Outback survival expert Bob Cooper said teenager Dennis Dear was lucky to be alive after his ordeal.
Mr Cooper, who has had 25 years experience in training people and writing books on outback survival techniques, said the key element to surviving an ordeal in the Australian bush was control through planning.
"Plans don't fail, it's the failure to plan something," he said.
Sketching out a plan of what you would do if you become lost or separated from others in the bush was a must. Taking the right supplies, such as enough water, was mandatory.
"An adult should be drinking a litre of water for every 25kg of body weight per day," Mr Cooper said.
"The consumption of water at any temperature needs to be replaced, every single drop. An adult loses 800ml a day just through breathing. If you're walking in 40C temperatures, you can expect to need a litre every 30 minutes."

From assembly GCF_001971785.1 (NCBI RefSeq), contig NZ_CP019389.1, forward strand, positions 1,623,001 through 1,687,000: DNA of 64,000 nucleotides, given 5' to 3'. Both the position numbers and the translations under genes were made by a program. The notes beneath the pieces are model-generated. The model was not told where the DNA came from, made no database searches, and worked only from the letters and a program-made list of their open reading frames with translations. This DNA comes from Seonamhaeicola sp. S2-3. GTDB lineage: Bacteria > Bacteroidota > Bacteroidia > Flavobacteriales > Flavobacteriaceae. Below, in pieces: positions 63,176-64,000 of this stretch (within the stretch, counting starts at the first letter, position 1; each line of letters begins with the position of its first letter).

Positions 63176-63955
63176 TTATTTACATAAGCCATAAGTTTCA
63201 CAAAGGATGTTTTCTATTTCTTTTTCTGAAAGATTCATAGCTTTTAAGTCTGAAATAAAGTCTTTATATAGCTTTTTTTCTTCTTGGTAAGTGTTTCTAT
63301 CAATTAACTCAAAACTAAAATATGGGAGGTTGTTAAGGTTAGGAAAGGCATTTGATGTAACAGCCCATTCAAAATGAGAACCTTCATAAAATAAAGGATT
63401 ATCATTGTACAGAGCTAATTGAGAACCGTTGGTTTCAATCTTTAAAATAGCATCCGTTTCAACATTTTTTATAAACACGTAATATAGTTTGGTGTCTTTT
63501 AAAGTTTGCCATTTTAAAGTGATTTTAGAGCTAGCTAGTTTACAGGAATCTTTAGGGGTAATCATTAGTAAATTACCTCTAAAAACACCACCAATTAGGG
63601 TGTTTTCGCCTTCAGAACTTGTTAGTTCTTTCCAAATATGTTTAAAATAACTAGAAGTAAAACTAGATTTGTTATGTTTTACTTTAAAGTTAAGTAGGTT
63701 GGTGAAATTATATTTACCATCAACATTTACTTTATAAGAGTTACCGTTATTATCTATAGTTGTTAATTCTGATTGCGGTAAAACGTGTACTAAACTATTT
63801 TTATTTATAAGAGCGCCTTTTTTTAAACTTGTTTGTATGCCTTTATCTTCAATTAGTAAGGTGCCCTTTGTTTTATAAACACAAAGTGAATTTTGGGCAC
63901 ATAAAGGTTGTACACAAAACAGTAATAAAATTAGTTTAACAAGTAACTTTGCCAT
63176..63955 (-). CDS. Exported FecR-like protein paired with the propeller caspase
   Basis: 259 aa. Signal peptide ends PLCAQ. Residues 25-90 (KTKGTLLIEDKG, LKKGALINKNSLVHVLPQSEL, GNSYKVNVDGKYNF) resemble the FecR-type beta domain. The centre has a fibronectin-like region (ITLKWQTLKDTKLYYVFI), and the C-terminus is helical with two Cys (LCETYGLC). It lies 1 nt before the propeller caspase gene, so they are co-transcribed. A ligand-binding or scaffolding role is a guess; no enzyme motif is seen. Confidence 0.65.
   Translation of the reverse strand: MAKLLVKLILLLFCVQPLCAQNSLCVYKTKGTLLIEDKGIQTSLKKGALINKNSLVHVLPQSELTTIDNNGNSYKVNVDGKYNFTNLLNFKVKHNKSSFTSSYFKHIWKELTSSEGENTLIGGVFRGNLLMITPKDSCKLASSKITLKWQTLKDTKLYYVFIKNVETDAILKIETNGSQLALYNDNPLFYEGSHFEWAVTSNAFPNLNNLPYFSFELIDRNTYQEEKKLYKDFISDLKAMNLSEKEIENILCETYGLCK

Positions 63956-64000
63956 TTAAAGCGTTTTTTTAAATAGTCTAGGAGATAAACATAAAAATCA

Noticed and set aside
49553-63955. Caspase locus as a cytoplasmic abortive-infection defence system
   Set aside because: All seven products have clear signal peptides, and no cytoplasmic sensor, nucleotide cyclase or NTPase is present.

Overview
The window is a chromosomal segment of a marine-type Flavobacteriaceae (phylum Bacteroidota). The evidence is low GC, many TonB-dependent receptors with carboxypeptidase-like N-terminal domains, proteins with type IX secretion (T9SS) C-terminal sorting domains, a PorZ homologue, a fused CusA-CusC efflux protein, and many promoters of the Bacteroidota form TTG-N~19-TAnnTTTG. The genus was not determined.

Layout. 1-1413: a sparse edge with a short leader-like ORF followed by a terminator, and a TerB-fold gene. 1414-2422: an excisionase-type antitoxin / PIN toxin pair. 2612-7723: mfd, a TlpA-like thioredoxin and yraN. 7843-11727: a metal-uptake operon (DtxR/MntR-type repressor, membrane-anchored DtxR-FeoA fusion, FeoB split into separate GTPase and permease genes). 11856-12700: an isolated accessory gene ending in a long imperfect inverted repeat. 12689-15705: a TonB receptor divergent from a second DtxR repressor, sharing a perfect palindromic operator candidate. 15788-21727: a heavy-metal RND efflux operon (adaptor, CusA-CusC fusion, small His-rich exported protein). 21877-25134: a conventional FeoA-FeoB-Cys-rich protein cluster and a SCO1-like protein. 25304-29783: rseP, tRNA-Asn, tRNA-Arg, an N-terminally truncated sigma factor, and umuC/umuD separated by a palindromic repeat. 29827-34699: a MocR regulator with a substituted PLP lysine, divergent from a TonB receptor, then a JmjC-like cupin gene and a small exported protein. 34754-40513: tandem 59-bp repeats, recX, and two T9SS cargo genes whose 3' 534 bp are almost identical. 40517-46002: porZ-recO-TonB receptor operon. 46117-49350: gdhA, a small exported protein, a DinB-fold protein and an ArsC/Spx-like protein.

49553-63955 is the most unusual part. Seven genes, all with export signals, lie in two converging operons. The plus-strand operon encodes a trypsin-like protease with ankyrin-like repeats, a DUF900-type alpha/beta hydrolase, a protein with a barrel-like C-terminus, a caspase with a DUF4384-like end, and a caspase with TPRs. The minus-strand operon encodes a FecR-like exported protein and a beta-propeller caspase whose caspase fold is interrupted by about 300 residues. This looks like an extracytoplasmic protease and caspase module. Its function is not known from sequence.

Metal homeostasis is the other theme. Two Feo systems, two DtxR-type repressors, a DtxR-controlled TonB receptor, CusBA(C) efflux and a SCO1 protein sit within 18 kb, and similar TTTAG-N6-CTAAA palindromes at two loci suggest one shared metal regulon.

Mr Cooper said once you began to become dehydrated, the body stopped sweating and the core temperature began to rise.
"Your core temperature only needs to rise by 4C and you're in danger of death," he said.
"It's serious. You're heading towards a medical emergency and cardiac arrest."
The first organ to dehydrate was the brain. People who were lost in the bush often began to make bad decisions because of this. "You can get down to a point that's called dehydration dementia," Mr Cooper said. That was why he always recommended people sit down and make a plan.
Shelter, water, and making a distress signal should be priorities.
One of the biggest misconceptions, which had cost lives, was that water should be rationed. Other organs "stole" sipped water before it could make it to the brain, which needed it most.
"Sipping does not prevent dehydration. So, if you're down to your last two litres of water, drink it in eight cupfuls, instead of 200 sips," he said.
Mr Cooper recommended people stay with their resources, even a broken down vehicle. Setting a tyre on fire using a spark plug and fuel would produce a smoke signal that any rescue party would see.
Without knowing the details of Dennis' actions during his ordeal, Mr Cooper said it was difficult to ascertain exactly how the teenager had survived.
But he said if the youth had been moving about during the day on his quad bike, instead of walking, he would have expended less water.